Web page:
#1: Be Intentional About Separation of Concerns
It’s not correct to say that you have to follow the Single Responsibility Principle all of the time. But if you don’t, it should be on purpose. Too many MVC implementations end up with a Controller class that is a soupy mess.
#2: MVC Does Not Mean Three Classes
An MVC-inspired architecture does not mean you have a Model class, a View class, and a Controller class. The architecture presented in this post is strongly MVC, yet has many more than three classes.
#3: Use Intent-Revealing Names
One of the most important skills of software architecture is good naming. Names should clarify the intent of the class, not obfuscate. What this means is that you should consider no longer using the names “Model”, “Controller” or “View” as class names. This is because these names have been used in so many different ways by so many different MVC architectures that when you use these names, you are asking a new developer to first unlearn a previous concept they already associated with that name. You are adding friction. Names should reduce cognitive friction.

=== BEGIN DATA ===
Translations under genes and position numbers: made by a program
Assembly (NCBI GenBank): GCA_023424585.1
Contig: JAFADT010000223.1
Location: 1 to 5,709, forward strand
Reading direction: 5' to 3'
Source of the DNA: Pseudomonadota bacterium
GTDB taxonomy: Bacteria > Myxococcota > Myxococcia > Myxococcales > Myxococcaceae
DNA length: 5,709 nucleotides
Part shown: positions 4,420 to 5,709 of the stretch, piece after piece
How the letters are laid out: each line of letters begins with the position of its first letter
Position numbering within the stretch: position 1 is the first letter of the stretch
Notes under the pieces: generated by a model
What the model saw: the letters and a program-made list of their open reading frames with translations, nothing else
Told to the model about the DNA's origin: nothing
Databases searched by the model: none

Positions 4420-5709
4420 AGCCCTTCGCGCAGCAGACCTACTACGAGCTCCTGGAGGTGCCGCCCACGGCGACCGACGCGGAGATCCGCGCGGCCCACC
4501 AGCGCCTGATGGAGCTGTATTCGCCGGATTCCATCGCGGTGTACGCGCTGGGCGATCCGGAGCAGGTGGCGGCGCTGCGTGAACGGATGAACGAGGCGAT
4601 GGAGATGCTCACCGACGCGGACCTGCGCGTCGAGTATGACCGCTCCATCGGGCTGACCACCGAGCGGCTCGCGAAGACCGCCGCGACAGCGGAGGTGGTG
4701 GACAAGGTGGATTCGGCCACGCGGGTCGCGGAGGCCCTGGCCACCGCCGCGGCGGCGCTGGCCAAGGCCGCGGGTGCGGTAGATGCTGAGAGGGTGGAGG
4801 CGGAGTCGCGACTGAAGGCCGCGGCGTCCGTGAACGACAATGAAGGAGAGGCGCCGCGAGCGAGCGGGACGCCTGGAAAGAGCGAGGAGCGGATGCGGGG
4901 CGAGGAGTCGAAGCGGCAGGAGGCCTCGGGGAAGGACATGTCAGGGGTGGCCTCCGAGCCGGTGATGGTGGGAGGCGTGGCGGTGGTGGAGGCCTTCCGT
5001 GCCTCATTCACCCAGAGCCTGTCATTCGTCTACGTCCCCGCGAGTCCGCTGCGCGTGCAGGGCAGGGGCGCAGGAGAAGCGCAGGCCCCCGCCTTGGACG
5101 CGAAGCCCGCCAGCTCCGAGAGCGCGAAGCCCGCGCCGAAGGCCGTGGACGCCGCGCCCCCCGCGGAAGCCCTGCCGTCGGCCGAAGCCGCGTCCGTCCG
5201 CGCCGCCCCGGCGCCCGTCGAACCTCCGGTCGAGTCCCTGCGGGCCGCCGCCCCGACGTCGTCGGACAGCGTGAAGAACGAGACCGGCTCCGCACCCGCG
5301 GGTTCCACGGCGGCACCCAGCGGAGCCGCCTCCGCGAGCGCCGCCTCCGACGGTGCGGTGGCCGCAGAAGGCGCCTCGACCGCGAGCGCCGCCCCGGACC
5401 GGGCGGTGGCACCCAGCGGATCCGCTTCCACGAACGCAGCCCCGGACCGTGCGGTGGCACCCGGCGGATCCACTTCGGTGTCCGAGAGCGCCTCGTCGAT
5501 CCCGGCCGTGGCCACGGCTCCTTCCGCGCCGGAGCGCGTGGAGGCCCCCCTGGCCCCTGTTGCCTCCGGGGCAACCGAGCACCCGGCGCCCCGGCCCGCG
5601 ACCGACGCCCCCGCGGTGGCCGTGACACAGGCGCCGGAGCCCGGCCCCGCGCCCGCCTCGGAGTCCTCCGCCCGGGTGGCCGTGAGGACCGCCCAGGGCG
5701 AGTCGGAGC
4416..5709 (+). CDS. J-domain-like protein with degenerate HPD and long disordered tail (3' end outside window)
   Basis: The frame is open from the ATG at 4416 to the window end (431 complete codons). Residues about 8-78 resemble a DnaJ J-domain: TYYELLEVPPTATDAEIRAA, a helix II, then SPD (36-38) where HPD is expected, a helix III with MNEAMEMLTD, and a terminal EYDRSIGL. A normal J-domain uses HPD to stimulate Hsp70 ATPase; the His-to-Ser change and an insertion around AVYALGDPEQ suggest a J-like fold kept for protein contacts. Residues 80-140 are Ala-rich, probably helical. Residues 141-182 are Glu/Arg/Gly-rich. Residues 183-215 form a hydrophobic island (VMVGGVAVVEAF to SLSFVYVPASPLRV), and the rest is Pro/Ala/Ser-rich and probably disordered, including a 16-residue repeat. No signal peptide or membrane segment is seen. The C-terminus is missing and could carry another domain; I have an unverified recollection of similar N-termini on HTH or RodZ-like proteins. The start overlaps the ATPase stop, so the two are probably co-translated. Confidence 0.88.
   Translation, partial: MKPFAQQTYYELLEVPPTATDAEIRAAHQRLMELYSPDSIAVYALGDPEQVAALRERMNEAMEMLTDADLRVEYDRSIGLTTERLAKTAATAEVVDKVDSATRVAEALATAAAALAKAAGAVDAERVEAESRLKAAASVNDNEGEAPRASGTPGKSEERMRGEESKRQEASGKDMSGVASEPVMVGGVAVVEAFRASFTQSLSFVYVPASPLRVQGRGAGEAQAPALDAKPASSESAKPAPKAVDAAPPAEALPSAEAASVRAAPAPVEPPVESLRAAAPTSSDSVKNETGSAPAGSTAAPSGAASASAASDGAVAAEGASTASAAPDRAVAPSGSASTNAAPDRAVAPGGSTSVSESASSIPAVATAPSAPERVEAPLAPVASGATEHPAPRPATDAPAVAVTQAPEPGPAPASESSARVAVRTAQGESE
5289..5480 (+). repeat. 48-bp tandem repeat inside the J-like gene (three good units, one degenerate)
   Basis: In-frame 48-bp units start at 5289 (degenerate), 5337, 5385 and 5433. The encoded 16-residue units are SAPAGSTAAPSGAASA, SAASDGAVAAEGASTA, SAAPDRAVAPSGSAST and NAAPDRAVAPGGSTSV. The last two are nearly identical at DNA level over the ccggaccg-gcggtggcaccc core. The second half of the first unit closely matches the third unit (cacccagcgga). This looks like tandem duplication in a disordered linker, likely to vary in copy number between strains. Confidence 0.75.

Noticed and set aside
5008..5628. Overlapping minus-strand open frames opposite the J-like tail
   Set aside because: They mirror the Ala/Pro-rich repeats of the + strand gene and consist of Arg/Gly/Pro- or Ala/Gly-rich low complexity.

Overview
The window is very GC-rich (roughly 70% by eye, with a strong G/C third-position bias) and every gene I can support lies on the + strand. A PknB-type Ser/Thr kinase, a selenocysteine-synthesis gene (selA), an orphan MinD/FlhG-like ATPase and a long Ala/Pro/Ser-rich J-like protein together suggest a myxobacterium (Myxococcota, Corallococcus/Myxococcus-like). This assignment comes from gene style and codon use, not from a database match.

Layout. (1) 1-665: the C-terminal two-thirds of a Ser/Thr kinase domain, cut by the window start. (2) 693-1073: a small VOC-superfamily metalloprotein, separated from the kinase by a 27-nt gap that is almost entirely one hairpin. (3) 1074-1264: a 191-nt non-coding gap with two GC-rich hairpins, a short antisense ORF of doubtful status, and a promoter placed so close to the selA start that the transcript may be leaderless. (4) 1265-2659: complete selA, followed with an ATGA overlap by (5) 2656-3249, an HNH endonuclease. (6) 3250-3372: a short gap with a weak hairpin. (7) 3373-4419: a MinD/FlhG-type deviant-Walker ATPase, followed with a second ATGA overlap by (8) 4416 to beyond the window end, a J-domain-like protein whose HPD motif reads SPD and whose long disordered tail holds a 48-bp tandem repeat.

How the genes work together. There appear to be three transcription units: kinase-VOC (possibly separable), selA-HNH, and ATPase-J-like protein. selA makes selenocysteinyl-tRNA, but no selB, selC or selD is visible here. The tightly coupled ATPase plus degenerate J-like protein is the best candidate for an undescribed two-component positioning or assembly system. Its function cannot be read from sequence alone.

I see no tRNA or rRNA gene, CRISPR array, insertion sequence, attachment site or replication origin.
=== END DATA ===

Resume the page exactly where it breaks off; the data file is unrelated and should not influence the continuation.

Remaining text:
But even if you can’t stomach a complete moratorium on the names Model, View and Controller, I claim that you should never use the name Controller. Your architecture design will be better for it. First of all, Controller is not an intent-revealing name in the first place. What, exactly, is it controlling? It’s a design smell, if you ask me. Backbone.js gets this right. It doesn’t have a Controller class; it doesn’t even claim to be MVC.
I hope you found this Ember.js architecture experiment useful and thought-provoking.